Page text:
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A recent cross-national analysis involving 29 countries brings to light a pressing issue in global mental health: the likelihood of developing a mental disorder by the age of 75. This study, leveraging data from the World Mental Health Survey, represents a significant undertaking in understanding mental health patterns across different populations. As we delve into the findings, the study offers a vital perspective on the prevalence of mental disorders and the necessity of early intervention in mental healthcare.
A global survey
A global survey in 29 countries shows that one in two people develop a mental disorder during their lifetime. “Before age 75, about half the population can expect to develop one or more of the 13 mental disorders examined in this article,” say researchers from the University of Queensland and Harvard Medical School.
The data from more than 150,000 adults came from WHO’s World Mental Health Survey, the largest-ever series of face-to-face psychiatric interviews. The interviews were conducted between 2001 and 2022 and assessed the age of onset, lifetime prevalence, and disease risk for 13 DSM-IV mental disorders up to age 75.
Mental disorders appear early in life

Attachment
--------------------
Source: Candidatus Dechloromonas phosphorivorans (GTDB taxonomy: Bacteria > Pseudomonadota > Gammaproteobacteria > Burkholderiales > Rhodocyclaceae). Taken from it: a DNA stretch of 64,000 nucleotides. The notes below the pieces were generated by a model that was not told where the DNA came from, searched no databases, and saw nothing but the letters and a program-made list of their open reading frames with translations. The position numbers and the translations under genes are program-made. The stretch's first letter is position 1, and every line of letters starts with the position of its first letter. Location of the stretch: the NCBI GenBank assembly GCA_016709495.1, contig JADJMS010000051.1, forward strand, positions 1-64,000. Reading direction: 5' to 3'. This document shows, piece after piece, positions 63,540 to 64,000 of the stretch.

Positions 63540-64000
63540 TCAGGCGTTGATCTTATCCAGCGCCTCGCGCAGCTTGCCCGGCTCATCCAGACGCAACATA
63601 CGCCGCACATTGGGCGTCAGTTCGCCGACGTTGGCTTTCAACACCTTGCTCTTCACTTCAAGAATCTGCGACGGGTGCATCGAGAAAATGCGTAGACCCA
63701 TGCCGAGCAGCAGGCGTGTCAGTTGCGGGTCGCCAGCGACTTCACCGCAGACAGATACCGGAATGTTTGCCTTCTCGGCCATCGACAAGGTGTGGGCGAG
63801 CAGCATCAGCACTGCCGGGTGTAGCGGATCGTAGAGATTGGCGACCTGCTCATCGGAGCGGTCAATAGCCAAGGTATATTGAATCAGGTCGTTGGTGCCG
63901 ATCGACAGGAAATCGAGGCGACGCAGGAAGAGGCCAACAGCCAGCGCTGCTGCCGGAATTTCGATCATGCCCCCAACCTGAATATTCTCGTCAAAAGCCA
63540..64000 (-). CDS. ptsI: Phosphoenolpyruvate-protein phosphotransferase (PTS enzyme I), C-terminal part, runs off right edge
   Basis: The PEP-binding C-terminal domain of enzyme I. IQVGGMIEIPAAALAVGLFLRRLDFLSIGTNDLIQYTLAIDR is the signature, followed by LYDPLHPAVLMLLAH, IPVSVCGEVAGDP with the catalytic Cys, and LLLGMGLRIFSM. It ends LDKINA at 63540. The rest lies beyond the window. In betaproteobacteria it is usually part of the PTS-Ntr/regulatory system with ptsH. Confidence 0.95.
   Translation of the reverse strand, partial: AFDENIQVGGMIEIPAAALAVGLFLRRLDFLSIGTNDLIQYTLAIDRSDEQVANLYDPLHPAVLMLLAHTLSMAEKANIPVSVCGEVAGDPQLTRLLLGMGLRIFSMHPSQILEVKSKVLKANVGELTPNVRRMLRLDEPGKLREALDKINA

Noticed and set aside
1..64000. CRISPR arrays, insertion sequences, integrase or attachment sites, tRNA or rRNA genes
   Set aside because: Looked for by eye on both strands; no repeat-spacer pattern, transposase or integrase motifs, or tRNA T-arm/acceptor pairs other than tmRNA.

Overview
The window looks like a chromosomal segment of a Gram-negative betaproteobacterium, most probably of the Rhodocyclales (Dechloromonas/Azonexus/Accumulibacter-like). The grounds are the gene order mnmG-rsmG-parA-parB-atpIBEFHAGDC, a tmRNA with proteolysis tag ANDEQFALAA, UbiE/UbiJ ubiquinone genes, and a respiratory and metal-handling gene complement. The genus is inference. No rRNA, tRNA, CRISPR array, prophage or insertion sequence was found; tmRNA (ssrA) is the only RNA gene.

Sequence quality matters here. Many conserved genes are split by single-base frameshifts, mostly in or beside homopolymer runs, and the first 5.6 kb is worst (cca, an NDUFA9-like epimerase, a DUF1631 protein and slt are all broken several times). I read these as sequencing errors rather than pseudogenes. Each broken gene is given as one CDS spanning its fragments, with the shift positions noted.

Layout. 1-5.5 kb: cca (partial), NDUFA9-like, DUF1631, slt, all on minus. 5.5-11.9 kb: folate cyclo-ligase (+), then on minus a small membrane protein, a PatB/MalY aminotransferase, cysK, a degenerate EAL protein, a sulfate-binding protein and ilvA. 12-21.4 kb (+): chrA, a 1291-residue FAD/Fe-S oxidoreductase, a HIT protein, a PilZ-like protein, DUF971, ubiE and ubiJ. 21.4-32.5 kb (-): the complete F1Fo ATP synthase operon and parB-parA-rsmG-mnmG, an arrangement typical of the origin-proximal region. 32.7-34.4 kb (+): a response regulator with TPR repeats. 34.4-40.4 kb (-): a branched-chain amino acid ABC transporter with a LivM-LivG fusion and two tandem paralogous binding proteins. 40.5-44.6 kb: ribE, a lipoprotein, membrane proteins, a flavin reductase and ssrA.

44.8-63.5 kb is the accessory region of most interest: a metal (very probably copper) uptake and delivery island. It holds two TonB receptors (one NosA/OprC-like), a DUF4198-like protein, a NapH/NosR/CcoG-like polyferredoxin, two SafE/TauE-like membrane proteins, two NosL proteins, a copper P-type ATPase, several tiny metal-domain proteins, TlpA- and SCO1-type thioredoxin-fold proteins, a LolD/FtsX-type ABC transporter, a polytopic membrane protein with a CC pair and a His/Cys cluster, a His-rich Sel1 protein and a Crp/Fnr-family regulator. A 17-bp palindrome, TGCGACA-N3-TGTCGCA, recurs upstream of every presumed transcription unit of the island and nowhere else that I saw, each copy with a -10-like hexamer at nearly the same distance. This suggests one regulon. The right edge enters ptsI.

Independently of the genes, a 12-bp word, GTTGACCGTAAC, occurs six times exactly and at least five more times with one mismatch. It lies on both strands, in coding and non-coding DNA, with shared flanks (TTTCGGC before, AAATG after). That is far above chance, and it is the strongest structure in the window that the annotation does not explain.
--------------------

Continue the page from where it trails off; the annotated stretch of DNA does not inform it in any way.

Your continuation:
The researchers found differences between men and women. Severe depression, specific phobia (debilitating anxiety that disrupts daily life), and post-traumatic stress disorder were the most common mental health problems in women. Alcohol abuse, depression, and specific phobias are the most common disorders in men.
Despite the temporal nature of the study, these disorders generally first appear in childhood, adolescence, or early adulthood. “There is a peak in the prevalence of first disorders at age 15, with a median age of 19 years for men and 20 years for women,” says Professor McGrath. According to the researcher, it is, therefore, necessary to invest in mental health services with an emphasis on young people.
In closing, the findings from this 29-country study serve as a crucial reminder of the widespread impact of mental health issues globally. The revelation that half of the population may face a mental disorder by age 75 is not just a statistic; it’s a call to action. It highlights the need for comprehensive mental health strategies, with a focus on early detection and intervention. As we reflect on these insights, it becomes clear that investing in mental health services, especially for young people, is not just beneficial but imperative for the well-being of future generations.
McGrath, J. J., Al-Hamzawi, A., Alonso, J., Altwaijri, Y., Andrade, L. H., Bromet, E. J., … & [et al.]. (2023). Age of onset and cumulative risk of mental disorders: a cross-national analysis of population surveys from 29 countries. The Lancet Psychiatry. https://doi.org/10.1016/S2215-0366(23)00193-1